October 09, 2014

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Thirty Seven places equal value on religion and scientific rationality, an attitude that seems bizarre in our time but was natural to the ancients. Curtius never quite says Cicero is his favorite hero, but he has torn at least one page from Cicero’s playbook: though he seems ambivalent himself when it comes to the literal existence of a God or gods”€”and he’s willing to learn from all traditions”€”he repeatedly hints that the majority have a hard time being virtuous without a common religious faith to keep their chins up. When deities fade, he says, contra Diderot, morals do too:

For a moral code to take root in a society, and to become embedded in the psyche of a people, it must have some supernatural sanction. … No one has found an adequate substitute for religion as a source for instruction of youth, for consolation of the old, and for solace to the stricken. … I thought to myself, the myth is the last thing to die. When that goes, so goes the man.

The book is also refreshing in its insistent elitism, an idea that’s become as verboten as masculinity. The discovery that our DNA is 98 percent identical to that of a gorilla might make elitism now look ridiculous on its face”€”but Curtius”€™ arete isn”€™t about IQ, cash, or dexterous thumbs. Superiority is a decision you make, a commitment to building virtue, which must be backed with steady effort. He argues that it must also be occasionally protected under the guise of anonymity:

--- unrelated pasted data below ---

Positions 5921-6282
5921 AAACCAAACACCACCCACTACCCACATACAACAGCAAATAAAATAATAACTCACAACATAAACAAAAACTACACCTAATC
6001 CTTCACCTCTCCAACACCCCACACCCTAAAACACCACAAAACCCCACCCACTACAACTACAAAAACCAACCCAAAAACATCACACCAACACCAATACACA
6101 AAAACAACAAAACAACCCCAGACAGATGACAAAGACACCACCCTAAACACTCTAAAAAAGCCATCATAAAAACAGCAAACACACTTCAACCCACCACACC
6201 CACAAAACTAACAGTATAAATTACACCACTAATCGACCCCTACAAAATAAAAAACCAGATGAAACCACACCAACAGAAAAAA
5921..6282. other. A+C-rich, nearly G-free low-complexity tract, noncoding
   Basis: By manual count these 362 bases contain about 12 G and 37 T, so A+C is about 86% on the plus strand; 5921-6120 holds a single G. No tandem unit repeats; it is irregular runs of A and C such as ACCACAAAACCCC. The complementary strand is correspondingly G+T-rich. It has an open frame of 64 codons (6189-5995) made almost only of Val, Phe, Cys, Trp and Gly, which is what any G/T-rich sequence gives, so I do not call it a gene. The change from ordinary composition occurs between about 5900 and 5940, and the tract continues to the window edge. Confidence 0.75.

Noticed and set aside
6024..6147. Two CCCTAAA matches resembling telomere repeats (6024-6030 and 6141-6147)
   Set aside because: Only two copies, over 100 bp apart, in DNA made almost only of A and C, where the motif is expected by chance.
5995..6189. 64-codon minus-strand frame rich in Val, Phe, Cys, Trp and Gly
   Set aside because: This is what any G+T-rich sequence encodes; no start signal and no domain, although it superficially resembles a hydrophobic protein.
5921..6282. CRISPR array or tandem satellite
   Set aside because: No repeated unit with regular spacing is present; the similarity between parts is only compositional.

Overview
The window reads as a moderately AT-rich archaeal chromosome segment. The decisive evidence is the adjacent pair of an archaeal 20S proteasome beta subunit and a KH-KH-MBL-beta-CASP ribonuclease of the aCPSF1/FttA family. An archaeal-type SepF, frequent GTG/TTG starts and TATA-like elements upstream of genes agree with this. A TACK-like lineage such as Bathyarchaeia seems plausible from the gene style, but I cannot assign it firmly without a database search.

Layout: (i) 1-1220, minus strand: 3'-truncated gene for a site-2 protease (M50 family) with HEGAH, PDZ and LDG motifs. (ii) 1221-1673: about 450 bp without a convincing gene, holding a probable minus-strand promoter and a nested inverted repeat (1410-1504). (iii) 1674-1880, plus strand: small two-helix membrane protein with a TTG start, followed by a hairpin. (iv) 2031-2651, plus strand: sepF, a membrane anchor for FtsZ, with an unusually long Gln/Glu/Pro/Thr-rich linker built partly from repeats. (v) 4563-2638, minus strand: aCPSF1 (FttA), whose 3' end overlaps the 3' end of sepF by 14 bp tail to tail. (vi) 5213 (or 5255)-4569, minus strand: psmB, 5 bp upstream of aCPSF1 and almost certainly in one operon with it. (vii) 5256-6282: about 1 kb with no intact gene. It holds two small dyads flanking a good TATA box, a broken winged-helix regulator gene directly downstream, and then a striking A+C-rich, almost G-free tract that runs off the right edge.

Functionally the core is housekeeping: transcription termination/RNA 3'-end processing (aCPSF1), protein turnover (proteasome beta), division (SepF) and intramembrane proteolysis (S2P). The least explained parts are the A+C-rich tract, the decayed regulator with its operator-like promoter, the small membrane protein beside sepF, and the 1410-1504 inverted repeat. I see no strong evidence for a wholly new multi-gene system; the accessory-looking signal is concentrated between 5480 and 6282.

The experience of Averroës teaches us that the learned man can only rely on other similarly positioned men to confide in; others are neither worthy nor deserving of illuminative revelation.

Despite a welcome section of advice on learning foreign languages”€”don”€™t be surprised to hear that the secret is perseverance”€”Curtius”€™ English prose is not perfect. His continual confusion of the verbs “€œto sow”€ and “€œto sew”€ set my teeth on edge (and for all the gods”€™ sake, “€œthirty-seven”€ needs a hyphen). The writing is leavened, however, by his commitment to forthrightness: while pseudonyms have made Twitter a mass of savages, in the hands of this honest soul, the safety of a pen name adds the final touch of freedom required for perfect fluency in his dialogue with truth.


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